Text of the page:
Objects to portrayal of spending as unaccounted
Premier Kathy Dunderdale voices her displeasure to reporters at the Confederation Building media centre Friday over an editorial that appeared in Friday's edition of The Telegram about the Auditor General's Report. - Photo by Joe Gibbons/The Telegram
Premier Kathy Dunderdale began a news conference at the House of Assembly late Friday morning by voicing her objections to the editorial in that day's edition of The Telegram.
"We've had quite a lot of commentary in the last couple of days with regard to the Auditor General's Report. However, I feel this morning that in the opinion piece in The Telegram that lines were crossed," the premier said.
Specifically, Dunderdale charged that the editorial's author did not understand and convey the true meaning of what was stated in the report issued by acting auditor general Wayne Loveys.
The premier said the editorial was incorrect in suggesting there was no accounting for how $5 billion in infrastructure spending was parceled out.
"What the (acting) auditor general said was that he didn't feel he had access to documents that allow him to determine how decisions were made on how we were going to spend money," she said.
"Nowhere in his report does he talk about not knowing where money was spent. Nowhere. The auditor general is informed on a daily basis where every cent in the government is spent. It's all uploaded to a website that he has access to. On a monthly basis, he is given a roll-up of the month's spending - down to the last nickel. When projects are approved at cabinet, the auditor general is informed of what projects are approved, before a nickel is spent."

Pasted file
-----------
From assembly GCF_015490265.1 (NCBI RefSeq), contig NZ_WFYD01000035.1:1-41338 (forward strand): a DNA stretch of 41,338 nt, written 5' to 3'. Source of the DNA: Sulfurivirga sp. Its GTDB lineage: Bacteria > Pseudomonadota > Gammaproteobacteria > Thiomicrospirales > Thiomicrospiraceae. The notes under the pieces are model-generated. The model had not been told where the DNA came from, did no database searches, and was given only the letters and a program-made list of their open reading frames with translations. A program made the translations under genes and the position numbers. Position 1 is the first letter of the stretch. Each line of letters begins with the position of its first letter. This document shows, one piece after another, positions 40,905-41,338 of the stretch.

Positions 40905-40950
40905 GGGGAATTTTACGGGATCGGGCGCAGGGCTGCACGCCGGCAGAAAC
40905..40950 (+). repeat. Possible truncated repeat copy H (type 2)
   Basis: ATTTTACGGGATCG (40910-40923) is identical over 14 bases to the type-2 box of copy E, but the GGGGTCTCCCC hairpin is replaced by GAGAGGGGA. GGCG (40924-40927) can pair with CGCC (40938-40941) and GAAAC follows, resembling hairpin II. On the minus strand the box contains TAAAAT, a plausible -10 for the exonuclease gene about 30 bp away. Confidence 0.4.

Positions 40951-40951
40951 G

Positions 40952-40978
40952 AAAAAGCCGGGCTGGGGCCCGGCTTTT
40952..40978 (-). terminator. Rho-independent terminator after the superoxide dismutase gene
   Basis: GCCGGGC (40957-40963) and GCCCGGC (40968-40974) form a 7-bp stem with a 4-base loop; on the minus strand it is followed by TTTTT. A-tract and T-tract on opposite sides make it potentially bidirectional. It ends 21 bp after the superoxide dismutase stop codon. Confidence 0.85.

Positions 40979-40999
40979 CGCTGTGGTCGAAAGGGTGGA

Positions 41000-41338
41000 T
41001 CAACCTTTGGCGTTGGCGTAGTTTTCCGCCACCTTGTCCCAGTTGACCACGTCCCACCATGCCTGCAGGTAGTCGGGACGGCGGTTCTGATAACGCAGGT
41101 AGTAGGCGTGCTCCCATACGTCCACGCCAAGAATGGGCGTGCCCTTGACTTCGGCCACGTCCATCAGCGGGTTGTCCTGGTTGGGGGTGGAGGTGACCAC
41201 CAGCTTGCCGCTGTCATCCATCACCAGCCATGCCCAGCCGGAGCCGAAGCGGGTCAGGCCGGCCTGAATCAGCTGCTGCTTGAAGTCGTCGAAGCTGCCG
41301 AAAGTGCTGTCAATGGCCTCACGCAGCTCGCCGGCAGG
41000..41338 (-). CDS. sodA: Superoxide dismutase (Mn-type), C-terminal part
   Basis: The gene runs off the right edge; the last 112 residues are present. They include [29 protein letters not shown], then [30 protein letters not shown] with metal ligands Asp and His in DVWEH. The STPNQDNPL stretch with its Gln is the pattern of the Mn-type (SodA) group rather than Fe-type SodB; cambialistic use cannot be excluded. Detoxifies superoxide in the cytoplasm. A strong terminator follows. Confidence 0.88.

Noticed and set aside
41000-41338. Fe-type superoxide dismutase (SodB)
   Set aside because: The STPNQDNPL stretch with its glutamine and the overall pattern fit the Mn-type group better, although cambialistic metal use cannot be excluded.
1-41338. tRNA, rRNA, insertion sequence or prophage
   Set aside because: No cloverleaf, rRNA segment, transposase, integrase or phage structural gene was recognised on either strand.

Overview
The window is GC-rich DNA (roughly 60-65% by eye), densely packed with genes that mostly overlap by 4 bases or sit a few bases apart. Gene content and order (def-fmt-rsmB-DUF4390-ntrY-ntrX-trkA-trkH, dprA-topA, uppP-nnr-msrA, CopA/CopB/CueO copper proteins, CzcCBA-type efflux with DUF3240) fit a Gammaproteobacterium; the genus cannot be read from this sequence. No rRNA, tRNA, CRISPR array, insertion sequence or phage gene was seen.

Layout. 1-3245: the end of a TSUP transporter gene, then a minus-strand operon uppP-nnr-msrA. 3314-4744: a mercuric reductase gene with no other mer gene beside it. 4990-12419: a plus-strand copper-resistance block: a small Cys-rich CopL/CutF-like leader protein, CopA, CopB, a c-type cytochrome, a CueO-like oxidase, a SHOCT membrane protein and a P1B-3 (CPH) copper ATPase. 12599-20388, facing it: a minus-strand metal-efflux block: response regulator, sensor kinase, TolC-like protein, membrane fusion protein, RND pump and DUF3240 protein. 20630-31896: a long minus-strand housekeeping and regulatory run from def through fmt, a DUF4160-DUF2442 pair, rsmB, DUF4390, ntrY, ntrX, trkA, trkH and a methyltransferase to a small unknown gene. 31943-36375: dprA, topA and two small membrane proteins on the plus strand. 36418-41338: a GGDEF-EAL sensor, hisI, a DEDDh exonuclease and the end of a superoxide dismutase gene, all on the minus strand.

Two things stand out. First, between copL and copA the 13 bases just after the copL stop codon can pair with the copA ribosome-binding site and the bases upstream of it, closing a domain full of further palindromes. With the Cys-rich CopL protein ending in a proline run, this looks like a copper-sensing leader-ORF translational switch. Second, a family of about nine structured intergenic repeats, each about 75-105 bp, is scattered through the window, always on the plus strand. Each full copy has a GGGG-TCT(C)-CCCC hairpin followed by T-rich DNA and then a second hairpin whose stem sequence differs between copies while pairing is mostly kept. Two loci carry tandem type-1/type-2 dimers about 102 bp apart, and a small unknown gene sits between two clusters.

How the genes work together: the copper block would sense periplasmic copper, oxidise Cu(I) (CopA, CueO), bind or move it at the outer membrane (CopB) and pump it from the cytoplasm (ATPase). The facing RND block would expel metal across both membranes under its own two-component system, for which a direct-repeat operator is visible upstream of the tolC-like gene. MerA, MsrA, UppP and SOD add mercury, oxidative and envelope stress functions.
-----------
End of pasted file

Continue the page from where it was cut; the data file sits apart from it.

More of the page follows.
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The acting auditor general explained he sought access to documents on how the government departments identify, evaluate and rank potential infrastructure projects.
"What we pointed out in the editorial was that the (acting) auditor general was seeking information on how projects were being approved, and that the auditor general was rebuffed by the Department of Justice. The auditor himself pointed out that the government's actions were 'precedent-setting,'" said editorial page editor Russell Wangersky.
"The purpose of the editorial was to point out that when a government chooses to withhold information from its own auditor, that action has the potential to raise questions in people's minds, questions that tend to be unpleasant."
The news conference went on to ultimately address the Lower Churchill project and an update from Nalcor and Emera made earlier in the day.